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Massive subwoofer repair - Basstech 7

Discussion in 'Electronic Music Producers Forum' started by ghaleon, May 8, 2008.

  1. ghaleon

    ghaleon TRIBE Member

  2. Dr. Grinch

    Dr. Grinch TRIBE Member

    I had a 15" Woofer rebuilt some years ago by a company in Scarborough. Cost me $130 to have it done, but it was a full rebuild of an expensive Trace-Elliot woofer. Sounds like the cones are likely torn on the woofers in your box, will probably need a full recone.
    Pull them out of the cabinets and see what's up, see if the voice coils are crunchy. See if they're paper cones or if they're rubber/composite. If they're rubber you can do a ghetto fix and use Silicone from a fish tank to fix them :D
  3. ghaleon

    ghaleon TRIBE Member

    Apparenty, replacement cones could be a problem, as they are custom altered. I'm in touch with the guy that engineered this thing - the company, servodrive, still exists, but they don't make this model anymore.

    But you're right, the typical failure points are the cones, or the belt that drives them. The woofers are two 15" cones. Do you know the name of the company in scarbourough?

  4. Dr. Grinch

    Dr. Grinch TRIBE Member

    It was years ago, but I think it might have been these guys

    Pro Speaker Repair
    (416) 239-2817

    They do reconing, and custom repairs of all sorts.

    In other news, that cabinet is pretty meaty dude.
    You got enough amplifier to actually drive that thing?!
  5. ghaleon

    ghaleon TRIBE Member


    From the specs, it will handle 400 watts RMS and 800 at peak. I used to have a crest that put out 400 watts a side @ 8ohms - Any mid sized amp could be bridged mono, then you'd have plently of power.

    More pics to come
  6. unique2100

    unique2100 TRIBE Promoter

    Awesometastic. You can fix that up real purdy.
  7. Dr. Grinch

    Dr. Grinch TRIBE Member

  8. ghaleon

    ghaleon TRIBE Member

    The monoblocks are supposed to sound really nice :)

    So I took out the unit with the speakers and motor from that cavity, and upon inspection everything seems fine - belts are intact, cones seem to be in good shape... Maybe a little squeaky, but that could be normal. Next step is testing it and watching it work it's magic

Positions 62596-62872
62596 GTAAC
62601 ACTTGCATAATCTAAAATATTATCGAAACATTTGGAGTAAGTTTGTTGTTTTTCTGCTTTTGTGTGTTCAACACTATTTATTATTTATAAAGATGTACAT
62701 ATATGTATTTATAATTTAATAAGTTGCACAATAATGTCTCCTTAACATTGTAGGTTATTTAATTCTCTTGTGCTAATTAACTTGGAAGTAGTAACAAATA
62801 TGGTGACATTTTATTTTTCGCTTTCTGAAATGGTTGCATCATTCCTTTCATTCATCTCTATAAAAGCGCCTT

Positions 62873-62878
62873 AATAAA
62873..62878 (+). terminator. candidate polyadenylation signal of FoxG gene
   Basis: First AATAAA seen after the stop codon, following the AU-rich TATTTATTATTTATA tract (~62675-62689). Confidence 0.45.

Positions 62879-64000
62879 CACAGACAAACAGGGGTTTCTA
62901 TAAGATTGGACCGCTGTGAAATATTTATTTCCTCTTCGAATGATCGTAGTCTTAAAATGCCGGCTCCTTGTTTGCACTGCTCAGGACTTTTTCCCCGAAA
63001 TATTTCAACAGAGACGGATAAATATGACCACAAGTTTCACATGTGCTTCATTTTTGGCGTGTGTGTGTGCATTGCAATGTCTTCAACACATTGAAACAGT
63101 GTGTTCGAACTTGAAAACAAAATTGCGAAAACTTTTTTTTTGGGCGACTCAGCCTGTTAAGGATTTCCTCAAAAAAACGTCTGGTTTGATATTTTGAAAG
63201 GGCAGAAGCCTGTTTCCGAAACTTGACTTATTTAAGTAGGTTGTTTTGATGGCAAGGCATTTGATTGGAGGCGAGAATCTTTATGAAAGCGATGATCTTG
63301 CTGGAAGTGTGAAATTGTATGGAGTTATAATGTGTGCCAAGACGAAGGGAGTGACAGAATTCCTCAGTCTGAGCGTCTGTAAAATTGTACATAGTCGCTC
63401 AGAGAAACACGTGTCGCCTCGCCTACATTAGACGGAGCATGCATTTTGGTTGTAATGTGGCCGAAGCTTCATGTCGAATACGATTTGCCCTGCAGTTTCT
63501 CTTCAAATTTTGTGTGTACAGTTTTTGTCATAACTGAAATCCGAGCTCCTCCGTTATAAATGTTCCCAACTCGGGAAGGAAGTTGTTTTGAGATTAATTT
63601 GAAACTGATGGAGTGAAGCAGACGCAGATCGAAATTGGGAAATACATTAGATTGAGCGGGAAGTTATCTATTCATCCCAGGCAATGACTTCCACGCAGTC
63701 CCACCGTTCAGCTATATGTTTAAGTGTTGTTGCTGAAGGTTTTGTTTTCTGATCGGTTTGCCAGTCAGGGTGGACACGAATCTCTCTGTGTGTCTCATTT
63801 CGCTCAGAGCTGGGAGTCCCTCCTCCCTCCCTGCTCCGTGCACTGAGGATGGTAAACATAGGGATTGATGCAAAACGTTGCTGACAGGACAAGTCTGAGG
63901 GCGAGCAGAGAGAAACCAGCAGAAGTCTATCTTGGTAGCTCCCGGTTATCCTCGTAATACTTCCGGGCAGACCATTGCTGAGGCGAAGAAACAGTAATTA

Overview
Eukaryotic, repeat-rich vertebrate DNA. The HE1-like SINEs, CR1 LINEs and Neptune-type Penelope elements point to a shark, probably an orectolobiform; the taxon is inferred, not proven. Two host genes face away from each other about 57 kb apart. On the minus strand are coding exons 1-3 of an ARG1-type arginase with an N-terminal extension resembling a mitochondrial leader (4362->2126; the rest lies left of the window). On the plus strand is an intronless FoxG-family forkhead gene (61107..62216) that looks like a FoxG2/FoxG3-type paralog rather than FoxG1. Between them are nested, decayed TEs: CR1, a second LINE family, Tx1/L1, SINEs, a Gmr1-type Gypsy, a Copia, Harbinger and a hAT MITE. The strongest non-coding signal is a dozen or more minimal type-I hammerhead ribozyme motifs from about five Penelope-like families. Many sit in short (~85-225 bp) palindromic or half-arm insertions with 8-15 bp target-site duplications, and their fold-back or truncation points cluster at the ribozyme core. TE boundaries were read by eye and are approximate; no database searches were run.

9. unique2100

    unique2100 TRIBE Promoter

    Hey Ryan I'm gonna try and make it by tonite to pick up those records, and check this monster out.
  10. Dr. Grinch

    Dr. Grinch TRIBE Member

    Any update on this project?
  11. ghaleon

    ghaleon TRIBE Member

    so far, I've taken the drive unit out of the bigger cabinet, and hooked that up to my car stereo amp. I played da phat conductor's glitch hop mix through it to test it.

    The thing absolutley pounds.... but there is definitely something up with it. You feel the bass in your chest, and you can hear it around the block. However, there is a distortion present that I've described before - it almost like a blown voice coil sound, but I know that's impossible b/c there are no voice coils involved. I think at this point I will have to disassemble the motor and go from there. Here's the last response I got from the guy that engineered this thing:

    A properly operating module, operated outside of the cabinet, will make some small amount of mechanical noise, most notably the "clicking" of the motor brushes as the shaft changes direction many times a second. Do not operate the module or complete subwoofer without a crossover high passed around 80-100hz. Have you used an air line with spritzer to blow any and all dust out of the motor, blower, the belts, arms, and generally any moving part?
    The worst case scenario is what you have to check for-is the motor damaged?
    You could have bad bearings, bad brushes, damaged commutator, overheated winding, or cracked winding. Typically, this means dismantling the motor from the drive shaft assembly, and get in your hands to look closely at it, and feel how it spins without anything attached.

    Best regards,


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